According to various sources, announced development projects indicate as much as 600,000 to 700,000MT of new broiler production could come online within the next couple years. Of particular note, Russia’s leading pork producer – Miratorg – has plans to join the poultry industry and produce 105,000MT annually.

Turkey Production

FAS/Moscow forecasts sustained turkey production growth in Russia through 2012, based on continued investments into the industry which are scheduled to come on line in the near future. According to market research from Intesco Research Group, ‘Turkey Market Preliminary 2010 Results’, 2010 production surpassed Russia’s production target (published in December 2010) of 62,000MT to reach 78,000MT. State production targets in 2011 and 2012 were also earlier set at 81,000MT and 122,000MT, respectively. In response, FAS/Moscow adjusts our 2010 estimate slighter higher and reaffirms our 2011 estimate.

According to the Intesco Research Group, 20 turkey-producing companies currently operate in Russia; however, Evrodon is far and away the market leader and almost single-handedly driving Russia’s turkey production development.

In follow-up to FAS/Moscow’s March report, Evrodon confirmed increasing turkey production to 32,000MT (live weight) in 2010 from 12,000 MT in 2009, following the first stage of a planned 60,000MT expansion by 2012. Almost immediately following, Evorodon plans to start another 60,000-MT project in Saratov oblast, starting in 2012.

Duck Production

Evrodon is set to also become the largest duck meat producer in Russia. In Rostov oblast (south of Russia), it is investing RUB5.0 billion ($178.6 million) into the construction of a hatchery, parental flock, duck raising houses, feed production plant and meat processing facility, which will produce 20,000MT annually. The average farm-gate price of chilled duck meat is planned to be RUB150-170 per kilo ($5.40-6.10/kg).


Leading up to congressional elections this fall and the Presidential election next spring, both President Dmitry Medvedev and Prime Minister Vladimir Putin have been very outspoken regarding Russia’s accession to the WTO and its potential impact on agriculture in recent months. Specifically, Prime Minister Putin has noted there are lines which Russia may not cross. These are volumes of meat production subsidies and tariff rate quotas. "And we want to assure you, we will consider these issues very carefully. We will not accept any solution that would put our manufacturers at a distinct disadvantage or would undermine their competitiveness."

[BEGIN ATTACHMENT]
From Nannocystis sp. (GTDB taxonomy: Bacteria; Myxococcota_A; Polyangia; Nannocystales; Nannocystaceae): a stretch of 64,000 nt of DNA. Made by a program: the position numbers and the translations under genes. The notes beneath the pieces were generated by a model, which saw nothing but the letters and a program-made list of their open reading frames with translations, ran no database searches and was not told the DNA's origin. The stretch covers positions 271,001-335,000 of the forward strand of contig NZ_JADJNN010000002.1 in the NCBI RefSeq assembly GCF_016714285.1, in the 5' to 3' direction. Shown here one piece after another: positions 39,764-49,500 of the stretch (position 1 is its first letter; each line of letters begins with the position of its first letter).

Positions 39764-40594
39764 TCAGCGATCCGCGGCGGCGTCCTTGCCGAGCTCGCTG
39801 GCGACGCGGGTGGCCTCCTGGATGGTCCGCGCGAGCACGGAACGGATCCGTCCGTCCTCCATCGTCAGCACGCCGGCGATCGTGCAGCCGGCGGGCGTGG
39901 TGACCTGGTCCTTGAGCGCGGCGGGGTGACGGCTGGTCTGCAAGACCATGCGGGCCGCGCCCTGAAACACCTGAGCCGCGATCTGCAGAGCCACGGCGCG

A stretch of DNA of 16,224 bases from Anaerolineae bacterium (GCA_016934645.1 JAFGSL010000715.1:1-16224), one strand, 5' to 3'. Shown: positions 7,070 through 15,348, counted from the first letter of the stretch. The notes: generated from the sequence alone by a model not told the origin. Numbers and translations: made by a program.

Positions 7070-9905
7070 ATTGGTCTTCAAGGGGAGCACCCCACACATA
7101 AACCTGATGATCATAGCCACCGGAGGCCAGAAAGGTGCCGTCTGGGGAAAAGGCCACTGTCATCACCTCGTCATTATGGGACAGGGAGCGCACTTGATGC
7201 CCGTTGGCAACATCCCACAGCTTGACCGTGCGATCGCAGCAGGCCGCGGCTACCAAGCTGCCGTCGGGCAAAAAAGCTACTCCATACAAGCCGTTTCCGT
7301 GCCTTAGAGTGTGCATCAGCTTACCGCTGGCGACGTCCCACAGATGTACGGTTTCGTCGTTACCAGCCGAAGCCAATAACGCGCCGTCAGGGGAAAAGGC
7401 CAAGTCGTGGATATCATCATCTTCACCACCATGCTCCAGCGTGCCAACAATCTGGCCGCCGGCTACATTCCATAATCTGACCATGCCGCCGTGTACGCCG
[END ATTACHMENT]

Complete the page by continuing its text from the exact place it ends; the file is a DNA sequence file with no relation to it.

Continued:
Reflecting already GOR-approved TRQ access for 2012, FAS/Moscow forecasts poultry imports slightly lower in 2012 compared to 2011. Russia and Belarus have has not yet announced bilateral 2012 quotas levels, but a similar 15,000-MT duty-free import quota could be likely.

Prime Minister Putin indicated his GOR resolution on 2012 TRQ quantities could be changed, pending Russia’s accession to the WTO. However, as currently approved, the overall poultry quantity is lowered 20,000MT to 330,000MT. For the first time, the poultry TRQ is broken into two categories for mechanically-deboned meat (MDM) (80,000MT) and other parts (250,000MT). As in 2011, whole birds are excluded from the 2012 TRQ. The in-quota and over-quota tariff rates are 25 per cent but not <€0.20/kg and 80 per cent but not <€0.70/kg, respectively.

Poultry imports remain restricted not only by TRQs but also SPS barriers. With the exception of 2010, TRQ levels have filled annually while SPS barriers have typically only inserted volatility in market prices during the year. The only unsettled outstanding SPS barrier that could potentially prevent the TRQ from again filling in 2012 would be the set expiry of Russia’s agreed veterinary certificates with trading partners. However, FAS/Moscow does not presently expect such a scenario to transpire.